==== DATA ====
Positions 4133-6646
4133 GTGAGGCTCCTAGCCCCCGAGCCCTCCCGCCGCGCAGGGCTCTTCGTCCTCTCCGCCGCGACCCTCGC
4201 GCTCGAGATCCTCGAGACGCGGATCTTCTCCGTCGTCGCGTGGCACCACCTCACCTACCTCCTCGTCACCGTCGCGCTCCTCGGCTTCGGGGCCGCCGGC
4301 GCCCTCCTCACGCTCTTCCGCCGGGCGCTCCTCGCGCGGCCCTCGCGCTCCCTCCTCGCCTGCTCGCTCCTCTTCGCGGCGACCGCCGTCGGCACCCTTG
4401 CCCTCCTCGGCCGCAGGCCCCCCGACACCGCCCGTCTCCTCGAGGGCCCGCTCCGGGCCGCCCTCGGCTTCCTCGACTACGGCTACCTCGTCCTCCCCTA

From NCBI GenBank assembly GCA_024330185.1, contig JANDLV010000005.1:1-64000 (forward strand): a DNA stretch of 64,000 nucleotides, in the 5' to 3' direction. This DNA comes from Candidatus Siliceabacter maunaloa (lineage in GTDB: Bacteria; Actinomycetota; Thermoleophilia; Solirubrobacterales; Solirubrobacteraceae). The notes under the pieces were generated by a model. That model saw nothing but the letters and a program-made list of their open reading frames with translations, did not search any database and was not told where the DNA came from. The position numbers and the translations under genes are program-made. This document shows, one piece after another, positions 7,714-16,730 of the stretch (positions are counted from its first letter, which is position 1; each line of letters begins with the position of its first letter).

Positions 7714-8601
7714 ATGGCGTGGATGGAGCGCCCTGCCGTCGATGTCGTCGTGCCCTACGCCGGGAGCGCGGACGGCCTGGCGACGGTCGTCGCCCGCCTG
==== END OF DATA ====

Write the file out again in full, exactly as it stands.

Positions 4133-6646
4133 GTGAGGCTCCTAGCCCCCGAGCCCTCCCGCCGCGCAGGGCTCTTCGTCCTCTCCGCCGCGACCCTCGC
4201 GCTCGAGATCCTCGAGACGCGGATCTTCTCCGTCGTCGCGTGGCACCACCTCACCTACCTCCTCGTCACCGTCGCGCTCCTCGGCTTCGGGGCCGCCGGC
4301 GCCCTCCTCACGCTCTTCCGCCGGGCGCTCCTCGCGCGGCCCTCGCGCTCCCTCCTCGCCTGCTCGCTCCTCTTCGCGGCGACCGCCGTCGGCACCCTTG
4401 CCCTCCTCGGCCGCAGGCCCCCCGACACCGCCCGTCTCCTCGAGGGCCCGCTCCGGGCCGCCCTCGGCTTCCTCGACTACGGCTACCTCGTCCTCCCCTA

From NCBI GenBank assembly GCA_024330185.1, contig JANDLV010000005.1:1-64000 (forward strand): a DNA stretch of 64,000 nucleotides, in the 5' to 3' direction. This DNA comes from Candidatus Siliceabacter maunaloa (lineage in GTDB: Bacteria; Actinomycetota; Thermoleophilia; Solirubrobacterales; Solirubrobacteraceae). The notes under the pieces were generated by a model. That model saw nothing but the letters and a program-made list of their open reading frames with translations, did not search any database and was not told where the DNA came from. The position numbers and the translations under genes are program-made. This document shows, one piece after another, positions 7,714-16,730 of the stretch (positions are counted from its first letter, which is position 1; each line of letters begins with the position of its first letter).

Positions 7714-8601
7714 ATGGCGTGGATGGAGCGCCCTGCCGTCGATGTCGTCGTGCCCTACGCCGGGAGCGCGGACGGCCTGGCGACGGTCGTCGCCCGCCTG